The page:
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  Sunday, September 15, 2019
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Recent news reports about monstrous floods, which destroyed cities and even territories in Southeast Asia, seemed almost unreal for Muscovites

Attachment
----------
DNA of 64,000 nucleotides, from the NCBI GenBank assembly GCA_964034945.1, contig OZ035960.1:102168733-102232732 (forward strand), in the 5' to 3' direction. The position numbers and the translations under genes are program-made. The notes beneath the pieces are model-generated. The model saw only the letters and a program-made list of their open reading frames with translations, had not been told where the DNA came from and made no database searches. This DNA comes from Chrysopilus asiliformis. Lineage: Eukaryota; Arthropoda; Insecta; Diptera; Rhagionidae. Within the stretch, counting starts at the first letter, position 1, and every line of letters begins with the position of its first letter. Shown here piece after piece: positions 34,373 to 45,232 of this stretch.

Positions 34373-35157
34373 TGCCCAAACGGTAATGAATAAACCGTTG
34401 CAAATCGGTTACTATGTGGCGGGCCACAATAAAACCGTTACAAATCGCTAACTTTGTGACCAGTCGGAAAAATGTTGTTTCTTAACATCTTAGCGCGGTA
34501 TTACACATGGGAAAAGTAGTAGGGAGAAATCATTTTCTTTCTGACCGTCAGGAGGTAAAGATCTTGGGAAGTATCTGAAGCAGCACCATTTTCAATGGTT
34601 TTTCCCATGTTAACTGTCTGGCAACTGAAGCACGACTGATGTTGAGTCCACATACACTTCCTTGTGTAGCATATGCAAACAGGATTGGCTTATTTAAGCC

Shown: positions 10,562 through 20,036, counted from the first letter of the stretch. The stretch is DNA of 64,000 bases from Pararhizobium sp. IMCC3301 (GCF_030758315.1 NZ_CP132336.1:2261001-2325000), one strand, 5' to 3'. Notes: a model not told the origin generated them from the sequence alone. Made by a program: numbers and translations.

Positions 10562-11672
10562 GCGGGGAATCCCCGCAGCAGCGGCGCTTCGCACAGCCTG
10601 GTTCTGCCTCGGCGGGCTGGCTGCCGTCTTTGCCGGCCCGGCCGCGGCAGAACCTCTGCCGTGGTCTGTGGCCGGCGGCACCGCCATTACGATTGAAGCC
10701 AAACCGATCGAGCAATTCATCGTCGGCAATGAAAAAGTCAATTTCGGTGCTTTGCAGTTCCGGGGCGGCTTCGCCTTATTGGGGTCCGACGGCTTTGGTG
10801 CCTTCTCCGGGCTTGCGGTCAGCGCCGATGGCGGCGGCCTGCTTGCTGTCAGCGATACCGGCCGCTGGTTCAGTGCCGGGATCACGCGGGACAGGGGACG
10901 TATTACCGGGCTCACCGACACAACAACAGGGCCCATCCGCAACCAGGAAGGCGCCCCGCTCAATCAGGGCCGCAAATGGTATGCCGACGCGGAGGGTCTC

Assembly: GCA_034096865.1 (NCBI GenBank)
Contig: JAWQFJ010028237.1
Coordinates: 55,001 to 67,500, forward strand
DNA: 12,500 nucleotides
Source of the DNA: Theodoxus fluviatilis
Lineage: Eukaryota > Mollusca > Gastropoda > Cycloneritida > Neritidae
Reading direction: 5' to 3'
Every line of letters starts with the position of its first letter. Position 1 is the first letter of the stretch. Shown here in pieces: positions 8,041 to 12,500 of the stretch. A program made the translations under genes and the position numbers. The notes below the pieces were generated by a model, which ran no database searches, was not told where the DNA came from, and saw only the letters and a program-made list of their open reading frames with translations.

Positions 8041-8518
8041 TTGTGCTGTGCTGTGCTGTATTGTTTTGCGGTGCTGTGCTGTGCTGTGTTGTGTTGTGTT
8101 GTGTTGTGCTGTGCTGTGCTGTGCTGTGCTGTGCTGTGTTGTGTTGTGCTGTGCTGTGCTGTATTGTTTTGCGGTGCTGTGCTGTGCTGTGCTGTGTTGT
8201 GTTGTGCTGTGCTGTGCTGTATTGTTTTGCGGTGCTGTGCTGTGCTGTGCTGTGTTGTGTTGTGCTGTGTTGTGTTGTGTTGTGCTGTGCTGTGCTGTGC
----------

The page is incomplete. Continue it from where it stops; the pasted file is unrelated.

It is hard for a Moscow resident to imagine a natural disaster of that scale indeed, taking into consideration the fact that Moscow has never suffered from monstrous floods. This year, however, Muscovites will probably have to get acquainted with the destructive power of water. The Russian Emergency Ministry has already prepared a special plan to evacuate the population of the capital in the spring of 2005. The plan will have to be put in effect in the event a sudden rise in temperature will thaw an incredibly large amount of snow, which has been accumulated in Moscow this past winter. The Russian winter of 2004-2005 has set the absolute record over the recent ten years: about 250 million cubic meters of snow have covered the territory of Moscow and the Moscow region. Experts of the Moscow committee for floods say that if the temperature rises up to 15 degrees above zero and stays on this level for two or three weeks, the situation may get out of control. Thawing snow and ice will fill Moscow districts and streets with water that will cause serious damage to buildings, underground parking areas, garages, etc all across the city. Moscow's eastern district will become the most problematic part of the city, spokespeople for the Ecological Institute say. The spring flood may inundate about 89 percent of the district's territory. The vast amount of water in the city might destroy city pavements and building foundations too. Such incidents already occurred in 1998, when a huge hole was formed in the middle of Bolshaya Dmitrovka Street in Moscow. Moscow received the largest amount of snow in winters of 2001 and 1966. The current snow layer in Moscow reaches approximately 60 centimeters. It will start melting at the end of the current week, when spring finally reaches Moscow and the temperature rises to about five degrees above zero. The current weather in Moscow is very typical for winter: nights are still freezing, it still snows and there is no vestige of approaching spring at all.
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